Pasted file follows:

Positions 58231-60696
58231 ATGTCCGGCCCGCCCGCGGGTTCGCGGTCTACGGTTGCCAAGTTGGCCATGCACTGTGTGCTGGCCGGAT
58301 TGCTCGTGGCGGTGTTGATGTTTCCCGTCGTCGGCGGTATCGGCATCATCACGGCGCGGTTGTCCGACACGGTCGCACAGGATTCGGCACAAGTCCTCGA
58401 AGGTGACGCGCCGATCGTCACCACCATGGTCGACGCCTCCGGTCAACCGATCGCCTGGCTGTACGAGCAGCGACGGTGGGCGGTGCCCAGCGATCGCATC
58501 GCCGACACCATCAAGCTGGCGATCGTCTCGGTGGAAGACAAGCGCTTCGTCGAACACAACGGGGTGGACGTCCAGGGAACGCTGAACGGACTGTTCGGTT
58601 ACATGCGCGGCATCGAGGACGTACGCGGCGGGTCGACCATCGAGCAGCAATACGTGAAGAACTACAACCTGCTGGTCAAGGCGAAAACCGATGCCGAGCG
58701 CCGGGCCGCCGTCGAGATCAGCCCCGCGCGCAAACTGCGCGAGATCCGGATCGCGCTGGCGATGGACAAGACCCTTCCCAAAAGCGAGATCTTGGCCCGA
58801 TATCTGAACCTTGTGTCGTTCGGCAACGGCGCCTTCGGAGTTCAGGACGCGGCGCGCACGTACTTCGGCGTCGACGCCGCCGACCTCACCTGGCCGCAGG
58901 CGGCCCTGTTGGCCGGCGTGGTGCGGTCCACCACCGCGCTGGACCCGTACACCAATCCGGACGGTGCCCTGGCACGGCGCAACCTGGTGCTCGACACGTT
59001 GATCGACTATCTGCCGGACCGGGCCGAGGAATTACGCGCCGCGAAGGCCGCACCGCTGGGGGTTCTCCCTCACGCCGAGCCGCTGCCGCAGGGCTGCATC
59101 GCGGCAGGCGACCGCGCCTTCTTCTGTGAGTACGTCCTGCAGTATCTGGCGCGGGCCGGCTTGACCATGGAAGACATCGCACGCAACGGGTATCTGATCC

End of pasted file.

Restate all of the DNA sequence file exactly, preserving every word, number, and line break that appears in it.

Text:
Positions 58231-60696
58231 ATGTCCGGCCCGCCCGCGGGTTCGCGGTCTACGGTTGCCAAGTTGGCCATGCACTGTGTGCTGGCCGGAT
58301 TGCTCGTGGCGGTGTTGATGTTTCCCGTCGTCGGCGGTATCGGCATCATCACGGCGCGGTTGTCCGACACGGTCGCACAGGATTCGGCACAAGTCCTCGA
58401 AGGTGACGCGCCGATCGTCACCACCATGGTCGACGCCTCCGGTCAACCGATCGCCTGGCTGTACGAGCAGCGACGGTGGGCGGTGCCCAGCGATCGCATC
58501 GCCGACACCATCAAGCTGGCGATCGTCTCGGTGGAAGACAAGCGCTTCGTCGAACACAACGGGGTGGACGTCCAGGGAACGCTGAACGGACTGTTCGGTT
58601 ACATGCGCGGCATCGAGGACGTACGCGGCGGGTCGACCATCGAGCAGCAATACGTGAAGAACTACAACCTGCTGGTCAAGGCGAAAACCGATGCCGAGCG
58701 CCGGGCCGCCGTCGAGATCAGCCCCGCGCGCAAACTGCGCGAGATCCGGATCGCGCTGGCGATGGACAAGACCCTTCCCAAAAGCGAGATCTTGGCCCGA
58801 TATCTGAACCTTGTGTCGTTCGGCAACGGCGCCTTCGGAGTTCAGGACGCGGCGCGCACGTACTTCGGCGTCGACGCCGCCGACCTCACCTGGCCGCAGG
58901 CGGCCCTGTTGGCCGGCGTGGTGCGGTCCACCACCGCGCTGGACCCGTACACCAATCCGGACGGTGCCCTGGCACGGCGCAACCTGGTGCTCGACACGTT
59001 GATCGACTATCTGCCGGACCGGGCCGAGGAATTACGCGCCGCGAAGGCCGCACCGCTGGGGGTTCTCCCTCACGCCGAGCCGCTGCCGCAGGGCTGCATC
59101 GCGGCAGGCGACCGCGCCTTCTTCTGTGAGTACGTCCTGCAGTATCTGGCGCGGGCCGGCTTGACCATGGAAGACATCGCACGCAACGGGTATCTGATCC